Setting goals is more than just saying you want to do something. There is some thought and planning that needs to take place to make a goal a “real” thing and not just some pie in the sky dream.
This keeps a lot of people from setting goals and achieving them. There are a lot of reasons people stop at the verbalization of a dream. A few are:
Disbelief That Your Goals are Achievable
Disbelief comes in many forms, but boils down to not believing that your dream can come true. This usually shows up when people tell you “You’re crazy” or “That’ll never happen”. They shower you with all the reasons why they think it will never happen. When this happens enough times, and from a young age, we start to believe what they say.
It’s hard to break out of the box that was put around us because we’ve been conditioned to stay within it for so long. Whenever we’ve poked a toe out before, it was smashed hard and hurt for a long time. That pain stays with us and reminds us “It’s dangerous out there!”
But just like the elephant who was trained to stay by using a really heavy chain when it was young and is now just standing there with the lightest of ropes on its ankle, we have grown bigger and stronger than the walls that hold us or the ropes that bind us. It just takes some courage to test the waters.
Shame of Making Mistakes/Looking Bad
Shame shows up when we don’t think we’ve done our best. When we make mistakes and think we shouldn’t have. Again, this can come from outside sources that say, “you’re better than that” or “That’s so clunky, can’t you do any better?” or “You should be ashamed of yourself for doing/thinking/acting like that!”
Shame shows up when we break from our societal norms and those around us don’t like it and try to put us back in the box. When you find “your tribe” those things you’ve been shamed for will be praised and lauded as your most wonderful aspect. You’ll be encouraged to lean into your “weirdness” whatever it may be.
That doesn’t mean that one should shove their weirdness into other’s faces, but it does mean that weirdness has a safe place to come out and play. Chances are you still have to deal with the family, friends, and co-workers who look at you side-eyed. So, you’ll still have to dance within (or on the line of) the boundaries around them.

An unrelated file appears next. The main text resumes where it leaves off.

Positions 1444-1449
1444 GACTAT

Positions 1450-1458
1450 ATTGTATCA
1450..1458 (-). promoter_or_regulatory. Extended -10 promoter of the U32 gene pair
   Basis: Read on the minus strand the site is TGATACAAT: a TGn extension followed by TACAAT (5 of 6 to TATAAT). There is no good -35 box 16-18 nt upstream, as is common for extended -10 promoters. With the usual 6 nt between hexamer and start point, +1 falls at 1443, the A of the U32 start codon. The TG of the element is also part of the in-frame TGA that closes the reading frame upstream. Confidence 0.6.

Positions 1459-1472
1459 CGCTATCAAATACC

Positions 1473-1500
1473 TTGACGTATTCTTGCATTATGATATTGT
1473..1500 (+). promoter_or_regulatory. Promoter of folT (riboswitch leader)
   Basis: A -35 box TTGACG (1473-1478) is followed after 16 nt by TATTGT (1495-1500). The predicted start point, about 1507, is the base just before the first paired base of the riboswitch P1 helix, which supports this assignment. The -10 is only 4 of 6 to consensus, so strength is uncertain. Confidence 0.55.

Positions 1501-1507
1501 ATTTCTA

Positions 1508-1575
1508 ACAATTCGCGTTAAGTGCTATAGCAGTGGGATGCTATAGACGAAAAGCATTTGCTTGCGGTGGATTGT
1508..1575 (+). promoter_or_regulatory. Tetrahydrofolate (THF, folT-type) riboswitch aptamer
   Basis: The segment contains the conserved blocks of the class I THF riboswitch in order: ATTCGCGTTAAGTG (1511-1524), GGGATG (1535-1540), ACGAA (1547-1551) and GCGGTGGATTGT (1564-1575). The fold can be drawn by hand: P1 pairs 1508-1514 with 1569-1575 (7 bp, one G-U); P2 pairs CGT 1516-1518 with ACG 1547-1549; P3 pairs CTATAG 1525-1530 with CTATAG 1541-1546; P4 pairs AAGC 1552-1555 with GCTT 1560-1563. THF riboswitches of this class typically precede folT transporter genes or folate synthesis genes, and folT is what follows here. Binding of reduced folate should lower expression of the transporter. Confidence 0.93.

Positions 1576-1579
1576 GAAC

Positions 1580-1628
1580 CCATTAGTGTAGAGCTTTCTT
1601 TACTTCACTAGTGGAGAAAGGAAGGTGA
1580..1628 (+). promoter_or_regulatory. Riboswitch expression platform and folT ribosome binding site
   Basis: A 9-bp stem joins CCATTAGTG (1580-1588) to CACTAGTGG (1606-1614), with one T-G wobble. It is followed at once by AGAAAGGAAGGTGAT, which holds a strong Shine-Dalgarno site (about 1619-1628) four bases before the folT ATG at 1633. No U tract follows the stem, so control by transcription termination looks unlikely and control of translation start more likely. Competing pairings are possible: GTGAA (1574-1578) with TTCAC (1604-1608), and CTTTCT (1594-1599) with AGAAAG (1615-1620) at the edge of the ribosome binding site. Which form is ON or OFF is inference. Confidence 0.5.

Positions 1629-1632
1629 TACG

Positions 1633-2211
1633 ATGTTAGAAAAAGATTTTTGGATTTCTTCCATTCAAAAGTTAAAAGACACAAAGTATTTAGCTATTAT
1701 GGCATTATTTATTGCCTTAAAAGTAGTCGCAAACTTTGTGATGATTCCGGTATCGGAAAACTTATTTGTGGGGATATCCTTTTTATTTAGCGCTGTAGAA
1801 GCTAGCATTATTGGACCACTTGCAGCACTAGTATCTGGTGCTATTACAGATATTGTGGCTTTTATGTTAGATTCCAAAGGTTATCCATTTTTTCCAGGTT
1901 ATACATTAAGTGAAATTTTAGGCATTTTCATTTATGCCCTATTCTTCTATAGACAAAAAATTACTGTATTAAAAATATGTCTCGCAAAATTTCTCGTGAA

Setting Goals in Spite of Fear
Fear happens when we’ve tried, or watched someone else try, and something bad happened because of it. When you’re young, this bad thing could be as simple as a sharp “NO!” or as bad as ending up in the hospital to even death.
Fear is a good thing. It’s your body’s reaction to something unsafe. A wild animal with sharp teeth. A long, sharp drop off a cliff. Fear is there to protect you and keep you safe. The thing is that what is scary as a toddler or young child, shouldn’t necessarily be scary as an adult. But there are things that get embedded in our young psyche and are reiterated as we grow, never allowing us to realize that we have a larger capacity to deal with that scary thing, or that scary thing really isn’t that dangerous after all.
You have grown as an adult, and you have many more experiences than you did when you were younger. You can look at things from different perspectives and see the opportunity in things that were just too “dangerous” and “scary” before. But you have to realize that you’re bigger, stronger, and more capable than you used to be, and you CAN walk through the fear to the rainbow and sunshine on the other side.
Taking Stock when Setting Goals
When you sit down to write your goal down, bringing it out of the ether and into its first stage of reality, take stock of all that you have accomplished, all that you have overcome. Notice where you have grown and what you want to cultivate. You are more powerful than you know and more capable than you imagine.
Looking back and remembering your journey to this point will give you the ever-needed pat on the back and motivation that you can do extraordinary things in your life. One way is to look at both the negative and positive consequences of the actions you’ve taken so far.
And if you want to really get the juices flowing, shine a light on the negative and positive consequences of what you want to do, and you’ll find those pesky obstacles that keep tripping you up! Just download the free Negative and Positive Consequences worksheet to get started. This is more than just a Pros and Cons list, it really delves into looking at why you DO things and why you DON’T do things. Find where your tipping point to action really is!